Radio Review #76 – Lords of Scotland

 

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(2015 – Z-Man Games)

 

“As he carries me home to the Mull of Kintyre….”

 

Five years after its initial release, Z-Man Games has decided to publish a 2nd edition of designer Richard James’ Lords of Scotland. A part of Z-Man’s small box card line, Lords of Scotland draws heavily on elements of hand management and timing. Thematically set in the years surrounding the Wars of Scottish Independence (1296-1328), players will attempt to recruit followers from the numerous Scottish clans, building armies to use during skirmishes (Rounds) that will ultimately be used to gain supporters (Victory Points). Depending on how and when these followers are placed in front of a player, then can provide special abilities based on their associated Clan. While the ruleset remains unchanged, Z-Man has updated the art significantly from the original edition, as well as included some additional minor components.

 

 

 

Components:

– Cockburn Clan cards

 

– Cochrane Clan cards

 

– Fergusson Clan cards

 

– Forsyth Clan cards

 

– Macdonnell Clan cards

 

– Makgill Clan cards

 

– Scott Clan cards

 

– Wemyss Clan cards

 

– Bruce Clan cards

 

– Clan tokens

 

– Start Player marker

 

 

 

Setup:

At the beginning of the game, all of the Clan cards are shuffled together to create one large draw deck and placed in the central play area. This deck will contain a mixture of all 9 Clans. Each player is then dealt 5 cards from this draw deck to create their starting hand. These cards are kept secret from all other players.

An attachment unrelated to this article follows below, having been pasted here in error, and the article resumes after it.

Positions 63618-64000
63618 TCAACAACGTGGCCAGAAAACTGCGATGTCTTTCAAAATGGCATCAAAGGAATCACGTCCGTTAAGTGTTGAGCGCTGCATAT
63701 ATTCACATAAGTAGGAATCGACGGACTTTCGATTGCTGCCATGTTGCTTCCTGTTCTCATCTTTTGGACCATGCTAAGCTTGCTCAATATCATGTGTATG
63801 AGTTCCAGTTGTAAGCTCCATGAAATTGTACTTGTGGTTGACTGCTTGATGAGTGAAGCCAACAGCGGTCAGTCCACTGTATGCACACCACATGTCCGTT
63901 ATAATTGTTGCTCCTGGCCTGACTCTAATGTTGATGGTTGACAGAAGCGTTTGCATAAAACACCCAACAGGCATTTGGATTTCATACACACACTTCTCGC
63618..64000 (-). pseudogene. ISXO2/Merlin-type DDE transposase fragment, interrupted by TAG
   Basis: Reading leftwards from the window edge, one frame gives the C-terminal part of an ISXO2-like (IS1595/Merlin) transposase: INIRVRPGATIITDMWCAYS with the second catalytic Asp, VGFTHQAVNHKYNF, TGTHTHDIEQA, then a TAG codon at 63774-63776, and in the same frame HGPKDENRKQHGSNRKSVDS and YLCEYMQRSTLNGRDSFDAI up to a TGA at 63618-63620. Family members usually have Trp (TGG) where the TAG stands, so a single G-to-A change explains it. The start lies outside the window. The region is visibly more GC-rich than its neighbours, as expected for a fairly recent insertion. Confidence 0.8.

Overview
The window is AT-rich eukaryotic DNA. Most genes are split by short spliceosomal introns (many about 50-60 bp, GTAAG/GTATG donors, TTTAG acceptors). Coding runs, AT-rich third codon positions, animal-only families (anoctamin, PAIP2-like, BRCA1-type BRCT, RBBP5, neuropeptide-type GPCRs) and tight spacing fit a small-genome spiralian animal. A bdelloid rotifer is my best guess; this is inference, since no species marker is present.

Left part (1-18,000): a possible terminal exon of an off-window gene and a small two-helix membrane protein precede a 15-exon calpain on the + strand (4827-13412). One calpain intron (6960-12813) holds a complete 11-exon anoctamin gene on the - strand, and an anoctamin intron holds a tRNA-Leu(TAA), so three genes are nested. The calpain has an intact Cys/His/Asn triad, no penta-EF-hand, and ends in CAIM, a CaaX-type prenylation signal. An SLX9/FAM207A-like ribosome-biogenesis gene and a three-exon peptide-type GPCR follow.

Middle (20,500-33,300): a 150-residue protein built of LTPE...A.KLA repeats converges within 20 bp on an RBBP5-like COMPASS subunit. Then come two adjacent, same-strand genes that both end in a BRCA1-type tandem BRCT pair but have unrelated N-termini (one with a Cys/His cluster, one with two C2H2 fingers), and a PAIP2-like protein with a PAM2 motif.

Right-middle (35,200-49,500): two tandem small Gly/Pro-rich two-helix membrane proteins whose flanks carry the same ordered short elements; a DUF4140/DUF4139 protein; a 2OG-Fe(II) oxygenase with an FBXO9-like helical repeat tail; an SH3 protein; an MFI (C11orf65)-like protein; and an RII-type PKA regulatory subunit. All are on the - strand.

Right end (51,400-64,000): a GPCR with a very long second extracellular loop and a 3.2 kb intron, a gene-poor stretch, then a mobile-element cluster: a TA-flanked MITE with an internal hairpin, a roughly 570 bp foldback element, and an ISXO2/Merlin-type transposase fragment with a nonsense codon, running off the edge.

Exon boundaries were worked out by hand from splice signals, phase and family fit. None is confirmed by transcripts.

After all players have received their starting hand of cards, 5 more cards are drawn from the deck and placed face-down, side by side in the central play area. This will create the initial row of Recruits. Players will have the opportunity to add (recruit) these cards to their hand during the game.
After Recruits are placed, a number of cards equal to the number of players in the game are then drawn and placed face-up in a row alongside the draw deck. These cards are considered Supporters. At the end of each Round, players will be able to collect a Supporter depending on the current strength of his army. Supporters are used as a reference to a player’s total number of Victory Points. When a player’s Supporter strength reaches 40, that player has won the game.

 

The Start Player marker is given to one of the players (the rulebook states it should go to the oldest player), and the 9 Clan tokens are placed near the play area. These tokens will be used when resolving the Scott Clan’s special ability. After setup is complete, the play area should look something like this:

 

 

 

Gameplay:

In Lords of Scotland, players are attempting to build their army by recruiting members from the various clans in hopes to gain enough support to take the empty throne of Scotland. Eight Clans are represented in the basic game, with the 9th Clan of Bruce introduced in the advanced game. Each Round, players will partake in a Skirmish, consisting of five turns. With each turn of the Skirmish, a player will have the choice of either recruiting a new member, or mustering a follower to his army. At the end of the Round, the player with the strongest army will be allowed to choose a Supporter of his choice from the play area. The player with the 2nd strongest army will choose next, and so on. Once a player has amassed a Supporter strength of 40 at the end of a Skirmish, the player with the highest amount of Supporter strength wins.

At the beginning of each turn of the Skirmish, the start player will flip over one of the face-down Recruit cards. This allows player’s some knowledge of what Recruits are available, but also serves as a turn designator. The number of face-up Recruit cards will always equal the current turn of the Skirmish. So if there are currently two face-up Recruits, then all players have a reminder that it is currently the 2nd turn of the Skirmish. Remember that there are five turns per Skirmish. Therefore, during the last turn, all five Recruits will be face-up.